First position — playing a harmonica in its labeled key —works well for many folk tunes. When you play in first position, your home note is Blow 4. Your home chord is formed by any combination of blow notes.
Many of these tunes are old folk and country favorites — you’ll probably meet others who know how to play them on guitar. They aren’t too difficult to play, so grab a harp and get started.
This song first appeared in 1844 as “Lubly Fan” (that is, Lovely Fanny, the girl that the singer is inviting to “come out tonight and dance by the light of the moon”). However, traveling performers often wooed audiences by replacing Fanny’s name with a reference to the name of the town where they were performing that night.
The song must have really caught on in Buffalo, New York, as “Buffalo Gals” stuck as the tune’s permanent title. Listen in Chapter 14, Audio Track 1401 to this song that has remained in the American folk repertoire ever since and makes a nice first-position harmonica tune.
Originally titled “I’ll Twine ’Mid the Ringlets,” “Wildwood Flower”, which you can hear in Chapter 14, Audio Track 1402, dates to 1860. Revived by the Carter Family in the 1930s, it has remained popular ever since, both as a song and as an instrumental tune.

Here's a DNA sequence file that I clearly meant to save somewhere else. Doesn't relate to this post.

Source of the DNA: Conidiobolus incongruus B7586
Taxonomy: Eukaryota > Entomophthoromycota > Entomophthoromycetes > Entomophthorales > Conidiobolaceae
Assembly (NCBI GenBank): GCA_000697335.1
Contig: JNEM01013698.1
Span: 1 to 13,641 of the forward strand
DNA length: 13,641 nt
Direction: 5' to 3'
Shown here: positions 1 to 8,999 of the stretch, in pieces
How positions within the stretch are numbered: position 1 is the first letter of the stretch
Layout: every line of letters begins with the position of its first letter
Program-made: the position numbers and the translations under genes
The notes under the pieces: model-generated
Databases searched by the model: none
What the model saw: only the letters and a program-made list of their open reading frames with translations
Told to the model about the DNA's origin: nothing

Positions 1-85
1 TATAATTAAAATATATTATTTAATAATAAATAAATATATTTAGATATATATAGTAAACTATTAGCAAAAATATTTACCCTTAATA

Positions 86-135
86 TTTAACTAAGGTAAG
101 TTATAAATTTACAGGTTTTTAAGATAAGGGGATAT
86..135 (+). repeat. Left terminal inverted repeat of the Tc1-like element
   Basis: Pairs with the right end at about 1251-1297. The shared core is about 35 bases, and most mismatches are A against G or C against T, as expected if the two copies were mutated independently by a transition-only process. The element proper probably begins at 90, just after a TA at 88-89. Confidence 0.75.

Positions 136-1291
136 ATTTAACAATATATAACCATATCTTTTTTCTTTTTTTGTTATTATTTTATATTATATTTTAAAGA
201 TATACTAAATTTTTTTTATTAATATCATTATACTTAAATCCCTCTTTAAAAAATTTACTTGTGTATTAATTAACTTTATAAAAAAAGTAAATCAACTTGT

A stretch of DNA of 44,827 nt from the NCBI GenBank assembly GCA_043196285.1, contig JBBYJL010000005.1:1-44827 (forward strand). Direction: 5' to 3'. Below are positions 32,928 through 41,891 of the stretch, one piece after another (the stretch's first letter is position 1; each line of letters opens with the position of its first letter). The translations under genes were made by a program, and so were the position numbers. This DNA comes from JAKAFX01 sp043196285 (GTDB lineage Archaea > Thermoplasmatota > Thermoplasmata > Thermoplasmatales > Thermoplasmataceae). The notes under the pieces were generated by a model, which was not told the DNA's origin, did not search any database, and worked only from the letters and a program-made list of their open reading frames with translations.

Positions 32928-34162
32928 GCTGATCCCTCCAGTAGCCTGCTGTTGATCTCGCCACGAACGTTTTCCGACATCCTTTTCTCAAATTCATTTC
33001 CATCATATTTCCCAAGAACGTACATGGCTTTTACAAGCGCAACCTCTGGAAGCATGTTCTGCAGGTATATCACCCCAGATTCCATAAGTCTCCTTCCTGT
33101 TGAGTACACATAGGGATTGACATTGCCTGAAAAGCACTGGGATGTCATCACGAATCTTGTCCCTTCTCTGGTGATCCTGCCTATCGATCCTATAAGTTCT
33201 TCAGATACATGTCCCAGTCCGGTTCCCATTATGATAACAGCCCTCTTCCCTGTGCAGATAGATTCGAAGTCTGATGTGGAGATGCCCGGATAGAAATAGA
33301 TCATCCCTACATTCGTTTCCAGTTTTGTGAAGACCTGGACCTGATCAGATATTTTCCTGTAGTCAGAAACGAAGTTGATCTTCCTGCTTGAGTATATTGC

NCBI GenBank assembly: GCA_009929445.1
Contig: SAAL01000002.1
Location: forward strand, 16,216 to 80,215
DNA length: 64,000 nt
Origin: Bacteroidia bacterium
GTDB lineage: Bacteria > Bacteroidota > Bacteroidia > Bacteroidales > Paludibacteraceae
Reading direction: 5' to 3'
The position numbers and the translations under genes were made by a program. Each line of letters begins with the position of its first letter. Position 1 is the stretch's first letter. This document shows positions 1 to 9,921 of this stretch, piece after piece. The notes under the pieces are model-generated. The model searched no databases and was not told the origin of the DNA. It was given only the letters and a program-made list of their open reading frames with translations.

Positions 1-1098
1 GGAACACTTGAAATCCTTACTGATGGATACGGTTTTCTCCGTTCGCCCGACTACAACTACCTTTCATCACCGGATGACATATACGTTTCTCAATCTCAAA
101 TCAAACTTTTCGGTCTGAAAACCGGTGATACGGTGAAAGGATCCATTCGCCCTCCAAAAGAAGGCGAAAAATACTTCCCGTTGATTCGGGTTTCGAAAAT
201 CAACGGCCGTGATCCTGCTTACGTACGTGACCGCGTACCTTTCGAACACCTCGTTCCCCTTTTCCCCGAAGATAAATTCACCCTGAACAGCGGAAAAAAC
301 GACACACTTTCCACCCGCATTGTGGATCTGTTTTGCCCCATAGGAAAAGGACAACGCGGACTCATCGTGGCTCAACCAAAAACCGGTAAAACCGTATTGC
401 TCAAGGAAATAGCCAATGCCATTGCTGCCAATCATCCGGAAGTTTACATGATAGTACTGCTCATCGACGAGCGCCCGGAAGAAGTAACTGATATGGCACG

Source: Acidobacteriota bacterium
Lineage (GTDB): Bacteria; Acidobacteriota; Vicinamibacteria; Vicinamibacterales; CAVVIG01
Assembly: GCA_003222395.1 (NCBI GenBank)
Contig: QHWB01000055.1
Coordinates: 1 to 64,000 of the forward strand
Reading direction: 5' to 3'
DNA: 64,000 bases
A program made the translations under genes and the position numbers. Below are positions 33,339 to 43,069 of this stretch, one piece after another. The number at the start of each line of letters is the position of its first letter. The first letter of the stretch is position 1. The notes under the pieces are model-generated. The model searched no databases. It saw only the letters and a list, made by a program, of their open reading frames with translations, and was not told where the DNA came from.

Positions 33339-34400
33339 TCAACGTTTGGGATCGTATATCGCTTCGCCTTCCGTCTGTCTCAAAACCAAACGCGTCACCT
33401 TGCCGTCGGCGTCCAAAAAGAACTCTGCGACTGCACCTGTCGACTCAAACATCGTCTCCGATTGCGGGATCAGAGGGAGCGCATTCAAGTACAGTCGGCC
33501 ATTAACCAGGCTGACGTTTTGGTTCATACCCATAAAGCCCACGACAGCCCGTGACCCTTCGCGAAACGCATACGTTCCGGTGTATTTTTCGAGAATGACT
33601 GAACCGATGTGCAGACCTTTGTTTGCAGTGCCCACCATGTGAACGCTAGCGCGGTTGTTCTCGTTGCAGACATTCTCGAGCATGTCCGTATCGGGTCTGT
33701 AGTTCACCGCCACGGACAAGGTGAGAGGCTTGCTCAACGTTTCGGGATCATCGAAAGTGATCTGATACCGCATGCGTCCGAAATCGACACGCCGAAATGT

Be careful about the leaps from Blow 4 up to Blow 6, as Blow 6 begins a new phrase; you need to play it cleanly and distinctly. If you can bend the high blow notes, try bending Blow 8 a little when you play it, just for effect.
This tune is slightly changed from the first edition. Note the added time at the ends of the phrases in the first part. This is to accommodate the picking pattern that guitarists like to use when they accompany this tune.
The English word cockroach comes from the Spanish word cucaracha, and the Spanish song by that name originally described a cockroach trying to walk along at a regular pace but with one of its six legs missing. Over time, many humorous verses have been added, especially in Mexico.
Even without words, this song makes an excellent harmonica tune in first position, as it gets you using the two main chords that are built into the harmonica. It’s also a great tune for adding tongue-blocking techniques such as slaps and pulls. Yet even without tongue elaborations, it’s a fun tune to play.
The great blues harmonica player Walter Horton recorded at least one excellent version of “La Cucaracha,” with all sorts of tongue-blocking elaborations. Check it out in Chapter 14, Audio Track 1403.